HEBRON — Thousands of people from all over the country are expected to descend upon an otherwise quiet stretch of Route 124 for the fourth annual Redneck ‘Blank’ beginning Thursday. 

Several hundred would-be Olympians, a word the International Olympic Committee has twice threatened to sue over should organizer Harold Brooks ever use it to promote his event, have already bought tickets and thousands more are expected to show up for the raucous, rowdy events. 

Brooks’ cellphone rings incessantly, evidence of how much the games have grown since they were launched in 2011. Numerous media inquiries, including national coverage from “The Daily Show” and the History Channel, as well as a reputation for copious drinking, has ensured that for at least a few months every summer the rural back roads of Hebron erupt into a party.

Last year, a couple was married during a ceremony at the event, and the bride plunged into the mud pit, wedding dress and all.

Despite the fanfare, Brooks is inconspicuous, a model of calm as last-minute details are arranged. His laid-back attitude is stamped over the entire edifice of the event. A delay here, a cancellation there won’t disrupt the game’s mission of unbridled fun.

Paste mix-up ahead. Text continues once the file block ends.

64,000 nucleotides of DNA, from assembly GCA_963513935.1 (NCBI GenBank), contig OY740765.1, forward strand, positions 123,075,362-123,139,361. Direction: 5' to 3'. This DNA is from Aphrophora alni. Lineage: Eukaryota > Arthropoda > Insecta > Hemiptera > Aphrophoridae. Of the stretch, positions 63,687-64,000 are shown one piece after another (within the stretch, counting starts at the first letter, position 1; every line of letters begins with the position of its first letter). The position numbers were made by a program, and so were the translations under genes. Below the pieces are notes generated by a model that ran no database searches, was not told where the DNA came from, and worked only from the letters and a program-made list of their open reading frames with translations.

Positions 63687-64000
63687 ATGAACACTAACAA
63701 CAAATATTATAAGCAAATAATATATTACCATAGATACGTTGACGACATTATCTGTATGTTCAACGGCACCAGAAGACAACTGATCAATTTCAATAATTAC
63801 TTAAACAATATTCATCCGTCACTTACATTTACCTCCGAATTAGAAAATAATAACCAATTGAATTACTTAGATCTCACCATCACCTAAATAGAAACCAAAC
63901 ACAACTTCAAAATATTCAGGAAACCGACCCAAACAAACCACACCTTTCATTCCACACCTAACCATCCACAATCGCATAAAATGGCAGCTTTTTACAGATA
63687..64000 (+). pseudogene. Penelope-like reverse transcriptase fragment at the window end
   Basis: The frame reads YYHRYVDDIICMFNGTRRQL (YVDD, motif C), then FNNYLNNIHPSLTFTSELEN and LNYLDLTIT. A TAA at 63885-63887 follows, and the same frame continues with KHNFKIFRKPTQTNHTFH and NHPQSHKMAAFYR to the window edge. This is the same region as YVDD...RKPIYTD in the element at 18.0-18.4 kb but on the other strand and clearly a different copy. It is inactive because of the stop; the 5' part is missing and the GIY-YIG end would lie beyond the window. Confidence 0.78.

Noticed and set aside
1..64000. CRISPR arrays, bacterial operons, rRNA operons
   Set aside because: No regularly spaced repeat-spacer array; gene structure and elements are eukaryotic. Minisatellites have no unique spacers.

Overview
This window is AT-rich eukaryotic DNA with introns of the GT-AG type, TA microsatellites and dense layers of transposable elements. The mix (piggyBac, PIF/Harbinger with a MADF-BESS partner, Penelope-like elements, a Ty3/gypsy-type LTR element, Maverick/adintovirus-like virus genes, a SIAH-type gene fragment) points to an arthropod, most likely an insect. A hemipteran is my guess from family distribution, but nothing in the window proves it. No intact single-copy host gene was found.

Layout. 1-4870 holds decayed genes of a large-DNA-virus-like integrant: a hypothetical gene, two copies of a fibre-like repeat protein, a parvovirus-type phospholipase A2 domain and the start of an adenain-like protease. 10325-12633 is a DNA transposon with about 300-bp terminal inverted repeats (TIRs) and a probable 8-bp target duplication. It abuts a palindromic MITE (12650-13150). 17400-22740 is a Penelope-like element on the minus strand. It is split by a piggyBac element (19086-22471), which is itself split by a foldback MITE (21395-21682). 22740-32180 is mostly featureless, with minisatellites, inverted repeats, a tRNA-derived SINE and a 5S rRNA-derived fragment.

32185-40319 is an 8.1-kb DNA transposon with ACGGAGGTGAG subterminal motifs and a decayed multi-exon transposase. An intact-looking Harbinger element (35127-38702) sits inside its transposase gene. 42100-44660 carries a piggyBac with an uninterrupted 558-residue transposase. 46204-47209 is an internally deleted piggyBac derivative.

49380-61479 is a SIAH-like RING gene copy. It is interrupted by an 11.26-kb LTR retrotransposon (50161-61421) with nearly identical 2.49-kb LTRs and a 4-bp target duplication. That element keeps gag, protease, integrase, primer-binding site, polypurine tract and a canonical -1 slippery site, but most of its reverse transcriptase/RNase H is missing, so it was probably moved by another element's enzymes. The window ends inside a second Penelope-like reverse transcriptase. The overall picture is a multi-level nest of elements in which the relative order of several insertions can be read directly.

Fans familiar with past games will find the event largely unchanged. Brooks has tweaked very little and the familiar gamut of mud tug of war, greased watermelon run, wife haul and pickled-pig-feet bobbing are on the schedule.

New this year is a coleslaw wrestling pit — forks, or clothes for that matter, not required — and “something special” left teasingly unspecified for insurance purposes. 

While Brooks’ close friends and regular attendees start to trickle in Thursday, the event winds to a crescendo as the weekend approaches. Friday will have a few more bands, while Saturday features the host of games, concerts throughout the day, a pig roast for $12 and a wet T-shirt contest to culminate the day.

Sunday the event will wind down, though guests, as Brooks calls attendees, are encouraged to depart at their own pace.

Musicians this year include AC/DC cover band Back in Black, Boston-based rockers the Adam Ezra Group, Soul Mojo and Tina Kelly.

While bands are paid, most of the event built upon a backbone of volunteers and a network of contacts that has grown with the games. As Brooks talks, a team of workers erect two large food tents; somewhere in the background a lawn mower tries to keep the hayfield site in check.

Brooks, a contractor, said it’s not about the games; they’re an illusion to unite people in a fearless celebration of the good things in life. 

“When I first pictured it, it was like a giant church picnic; it’s by no means that, but it’s not about the booze,” he said. “For one day, everyone can just escape from their lives.”

This year’s games will be held from July 31 to Aug. 3 at Brook’s 210 acres of fields and pastures at 12 Harold Lane in Hebron. Tickets can be purchased at the gate for $50 for the weekend or $25 for a day or in advance for $5 less.  


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